I get it. We love our friends. We want to help them and support them. But we don’t always LIKE what they sell. We don’t always WANT what they sell. And we certainly don’t always NEED what they sell. While I’m not using this post to promote or discourage mama businesses who sell things, you have to admit that buying things just because our friends sell them sort of promotes this idea of consumerism in general, buying things we don’t want or need.
But don’t you write on here about shopping small? And supporting the little people? Yes, yes I do. So of course if your friend has a business, you want to support them because it’s small. You want to support them because you know every little bit helps. You want to buy something because you like them. All admirable reasons. And seriously. If you like their products, of course you should support them.
And yet, you don’t have to. And you don’t have to feel like you have to. There’s no unspoken friend rule that says you have to buy from every single person you know and love.
Let me help to free you from this if it’s something you’re hanging onto.
I can’t speak for anyone else. So I’m going to make this about me for a minute. If you’re not interested in the products I sell or the products I promote on my blog, that’s okay with me. I put in a lot of time and research and work hard to only promote products and companies I believe in. I want to feature other small bloggers or mamas sewing or creating or working hard to make a little bit on the side. I want to get the word out for them so we can shop small together and build community and support each other.
But if you don’t buy from those people I share on this space? If you don’t want to buy Poofy or have a party for me, guess what? We can still be friends. We can still hang out and be real and love each other and do life together without you having to buy something from me.
Here’s the other thing. I actually don’t want you to buy something from me because you feel obligated. I want you to see the value in what I’m promoting or selling and buy because you’re trying to shop small and make a difference for those small businesses I share with you. Not because I’m your friend telling you about them, but because YOU see something in that company that appeals to you. Because YOU want your purchase to really make a difference.
Know your heart. Know your shopping convictions. If you have a friend who you feel obligated to buy from and don’t really want to, then don’t. If they are really truly your friend, they will understand if you’re not interested. Be honest. Just say you’re not interested in the products they sell.
For me, and this is just me talking here, I choose not to buy from a lot of companies because I don’t agree with how the products are made. But those are my convictions. You don’t have to agree with me. You don’t have to think like I do. And if you choose to take offense that I don’t want to shop with the company you sell for, that’s not something I’m going to feel guilty about. I have felt guilty in the past and I’m not going to that place anymore. I still love you and still want to be your friend, even if I don’t want to buy what you sell.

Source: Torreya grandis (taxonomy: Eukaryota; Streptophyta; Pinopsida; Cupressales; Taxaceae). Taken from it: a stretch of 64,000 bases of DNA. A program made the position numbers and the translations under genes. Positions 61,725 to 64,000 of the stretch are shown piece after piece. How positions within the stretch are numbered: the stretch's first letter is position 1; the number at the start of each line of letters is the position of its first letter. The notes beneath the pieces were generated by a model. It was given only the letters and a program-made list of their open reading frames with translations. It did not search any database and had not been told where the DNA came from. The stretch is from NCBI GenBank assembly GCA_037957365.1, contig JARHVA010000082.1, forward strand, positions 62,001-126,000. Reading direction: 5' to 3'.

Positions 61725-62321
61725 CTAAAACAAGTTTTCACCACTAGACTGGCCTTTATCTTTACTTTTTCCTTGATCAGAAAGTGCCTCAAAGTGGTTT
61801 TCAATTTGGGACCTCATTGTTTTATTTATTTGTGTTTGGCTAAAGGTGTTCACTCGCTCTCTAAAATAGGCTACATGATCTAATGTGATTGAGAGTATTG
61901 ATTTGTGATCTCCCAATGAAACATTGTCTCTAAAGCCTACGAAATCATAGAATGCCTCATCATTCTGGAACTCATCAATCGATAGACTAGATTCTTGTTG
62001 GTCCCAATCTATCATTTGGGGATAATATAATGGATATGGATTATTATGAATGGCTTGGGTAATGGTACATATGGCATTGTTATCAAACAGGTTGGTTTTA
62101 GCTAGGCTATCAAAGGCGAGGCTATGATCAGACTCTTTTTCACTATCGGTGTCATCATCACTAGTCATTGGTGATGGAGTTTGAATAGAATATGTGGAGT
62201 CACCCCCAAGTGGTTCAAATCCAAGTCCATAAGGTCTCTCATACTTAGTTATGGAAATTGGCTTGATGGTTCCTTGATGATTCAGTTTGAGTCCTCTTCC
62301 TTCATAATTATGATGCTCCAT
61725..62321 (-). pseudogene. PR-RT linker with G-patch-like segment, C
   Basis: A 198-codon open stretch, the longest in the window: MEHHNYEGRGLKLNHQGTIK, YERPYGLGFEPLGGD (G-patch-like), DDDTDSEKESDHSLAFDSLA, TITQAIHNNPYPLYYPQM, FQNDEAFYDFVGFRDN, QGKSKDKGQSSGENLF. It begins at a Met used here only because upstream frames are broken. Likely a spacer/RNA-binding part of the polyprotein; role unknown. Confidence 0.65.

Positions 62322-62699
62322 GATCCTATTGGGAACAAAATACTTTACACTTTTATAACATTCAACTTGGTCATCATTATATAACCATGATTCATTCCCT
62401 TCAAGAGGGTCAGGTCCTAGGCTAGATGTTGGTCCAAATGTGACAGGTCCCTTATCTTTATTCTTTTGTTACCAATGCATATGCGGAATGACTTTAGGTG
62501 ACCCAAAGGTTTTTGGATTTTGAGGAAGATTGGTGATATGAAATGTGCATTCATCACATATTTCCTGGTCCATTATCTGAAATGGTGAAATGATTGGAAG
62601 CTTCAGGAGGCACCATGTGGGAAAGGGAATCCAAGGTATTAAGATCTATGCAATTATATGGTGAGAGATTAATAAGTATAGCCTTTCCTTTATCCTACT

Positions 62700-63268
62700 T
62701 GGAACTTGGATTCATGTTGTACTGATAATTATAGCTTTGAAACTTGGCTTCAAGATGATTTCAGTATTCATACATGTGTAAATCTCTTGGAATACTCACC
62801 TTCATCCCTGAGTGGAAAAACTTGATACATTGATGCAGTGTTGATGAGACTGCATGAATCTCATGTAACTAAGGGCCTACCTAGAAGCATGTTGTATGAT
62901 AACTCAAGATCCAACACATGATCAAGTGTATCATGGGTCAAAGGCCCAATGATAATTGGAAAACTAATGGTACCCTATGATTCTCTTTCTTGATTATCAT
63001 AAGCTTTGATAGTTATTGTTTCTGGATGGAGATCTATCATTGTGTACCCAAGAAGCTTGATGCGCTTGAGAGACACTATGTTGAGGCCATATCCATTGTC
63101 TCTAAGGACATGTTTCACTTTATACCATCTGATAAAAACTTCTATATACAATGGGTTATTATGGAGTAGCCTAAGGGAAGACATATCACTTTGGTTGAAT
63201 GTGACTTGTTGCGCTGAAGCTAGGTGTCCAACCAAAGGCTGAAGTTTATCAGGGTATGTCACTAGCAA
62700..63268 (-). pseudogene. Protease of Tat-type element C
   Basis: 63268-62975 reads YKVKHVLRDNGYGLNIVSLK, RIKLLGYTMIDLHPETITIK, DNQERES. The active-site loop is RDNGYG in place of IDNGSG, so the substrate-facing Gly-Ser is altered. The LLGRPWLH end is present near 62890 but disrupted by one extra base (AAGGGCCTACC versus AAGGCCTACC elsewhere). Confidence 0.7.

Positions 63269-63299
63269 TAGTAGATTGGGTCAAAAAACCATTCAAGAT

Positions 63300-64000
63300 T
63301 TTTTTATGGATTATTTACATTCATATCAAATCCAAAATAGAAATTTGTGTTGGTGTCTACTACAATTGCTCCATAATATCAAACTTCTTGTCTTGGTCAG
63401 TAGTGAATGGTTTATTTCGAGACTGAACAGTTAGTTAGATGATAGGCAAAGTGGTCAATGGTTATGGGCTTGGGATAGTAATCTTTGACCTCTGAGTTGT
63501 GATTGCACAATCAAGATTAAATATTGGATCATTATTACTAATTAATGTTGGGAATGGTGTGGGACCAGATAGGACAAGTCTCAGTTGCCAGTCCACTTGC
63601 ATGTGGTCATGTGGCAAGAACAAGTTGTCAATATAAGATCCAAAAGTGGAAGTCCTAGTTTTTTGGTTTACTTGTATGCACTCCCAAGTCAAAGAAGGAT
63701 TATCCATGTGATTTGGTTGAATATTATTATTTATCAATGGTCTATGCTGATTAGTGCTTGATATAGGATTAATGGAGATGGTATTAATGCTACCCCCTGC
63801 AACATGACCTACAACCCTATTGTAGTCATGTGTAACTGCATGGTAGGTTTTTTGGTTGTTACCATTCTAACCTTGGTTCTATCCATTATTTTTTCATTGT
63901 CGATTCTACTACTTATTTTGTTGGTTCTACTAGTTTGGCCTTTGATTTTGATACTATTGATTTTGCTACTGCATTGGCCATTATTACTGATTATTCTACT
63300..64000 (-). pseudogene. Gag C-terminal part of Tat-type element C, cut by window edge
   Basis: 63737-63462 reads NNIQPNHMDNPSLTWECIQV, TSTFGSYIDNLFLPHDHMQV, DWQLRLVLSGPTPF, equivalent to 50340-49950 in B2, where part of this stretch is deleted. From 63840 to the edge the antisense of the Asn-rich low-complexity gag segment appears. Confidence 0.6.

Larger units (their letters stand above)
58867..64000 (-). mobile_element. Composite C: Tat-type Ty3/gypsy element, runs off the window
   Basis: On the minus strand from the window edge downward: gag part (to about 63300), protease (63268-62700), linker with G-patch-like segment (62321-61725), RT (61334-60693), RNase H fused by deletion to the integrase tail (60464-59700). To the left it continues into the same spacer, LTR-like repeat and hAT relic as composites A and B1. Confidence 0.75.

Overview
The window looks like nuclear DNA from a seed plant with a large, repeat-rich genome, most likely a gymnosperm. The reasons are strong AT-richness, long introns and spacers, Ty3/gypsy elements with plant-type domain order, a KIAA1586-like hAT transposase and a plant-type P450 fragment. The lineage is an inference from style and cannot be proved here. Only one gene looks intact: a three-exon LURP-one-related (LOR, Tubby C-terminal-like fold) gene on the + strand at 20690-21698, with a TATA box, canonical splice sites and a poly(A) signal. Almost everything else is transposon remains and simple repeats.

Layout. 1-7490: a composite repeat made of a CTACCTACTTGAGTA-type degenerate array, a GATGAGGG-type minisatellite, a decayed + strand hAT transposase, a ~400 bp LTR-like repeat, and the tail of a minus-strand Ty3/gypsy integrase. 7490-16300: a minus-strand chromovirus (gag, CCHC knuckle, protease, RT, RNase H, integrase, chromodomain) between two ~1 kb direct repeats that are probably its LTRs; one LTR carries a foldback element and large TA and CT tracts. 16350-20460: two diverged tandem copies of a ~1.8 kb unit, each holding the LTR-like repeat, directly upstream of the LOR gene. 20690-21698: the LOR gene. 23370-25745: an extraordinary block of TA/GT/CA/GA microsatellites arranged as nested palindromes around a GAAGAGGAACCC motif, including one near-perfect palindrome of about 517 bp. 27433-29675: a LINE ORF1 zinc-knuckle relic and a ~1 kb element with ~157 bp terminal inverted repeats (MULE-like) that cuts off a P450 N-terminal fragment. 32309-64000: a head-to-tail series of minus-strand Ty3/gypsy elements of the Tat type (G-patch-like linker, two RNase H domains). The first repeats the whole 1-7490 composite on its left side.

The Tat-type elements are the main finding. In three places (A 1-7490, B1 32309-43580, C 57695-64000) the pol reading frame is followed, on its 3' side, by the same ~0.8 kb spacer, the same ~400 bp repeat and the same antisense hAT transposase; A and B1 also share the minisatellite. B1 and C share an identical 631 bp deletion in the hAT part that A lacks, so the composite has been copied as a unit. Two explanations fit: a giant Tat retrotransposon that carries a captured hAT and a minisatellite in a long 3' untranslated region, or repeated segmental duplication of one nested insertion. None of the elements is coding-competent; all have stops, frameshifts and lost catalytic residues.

If they’re personal care products, likely they’re full of ingredients I’m not interested in. And likely they’re a bunch of greenwashers. I’ll stick with Poofy Organics.
If they’re clothing, likely they are factory made in a country and not so ethically. I’ll stick with a company like Elegantees.
I’m a bit of a research freak about companies. I haven’t been my entire life but the more I learn about how products are made and the conditions of factories and the general state of consumerism in our world, I’m more likely to look a little deeper. I have made a decision not to buy from certain companies based on the research I’ve done. Sometimes it’s not about where the product is made but something I learn about their practices or conflicting information I’ve read. This isn’t me company bashing or saying I’m some kind of super amazing-better-than-you-shopper. I don’t even buy things that often.
It’s me saying I am developing shopping convictions. Doing my best to promote shopping small And ethical. And sticking to those convictions as best as I can.
I realize that most of the world doesn’t think like I do. Or care about the same things I do. I can get frustrated when people don’t buy Poofy because they don’t realize how rare these kinds of products are. They’d rather just pick up some junk at Target. I’ve had to learn to get over that.
I guess what I’m trying to say is this. If you like what your friends are selling, then by all means support them. By no means am I telling you NOT to buy from them if you really want to. If you don’t care about ethically or handmade goods, buy that bag or piece of jewelry or pair of leggings rather than supporting cheaply made products from Target. You’re doing a good thing by helping your friend out and helping them build a business.
But I’m also trying to say this. Don’t feel obligated to buy from your friends.
And if you’re like me, even a little, pay attention to what’s being sold to you. And be honest and true to your beliefs. Be okay with supporting the companies you believe in, whether they are ones your friends sells for or not.
Know your convictions when you shop and stick with them. Even if they’re not like mine.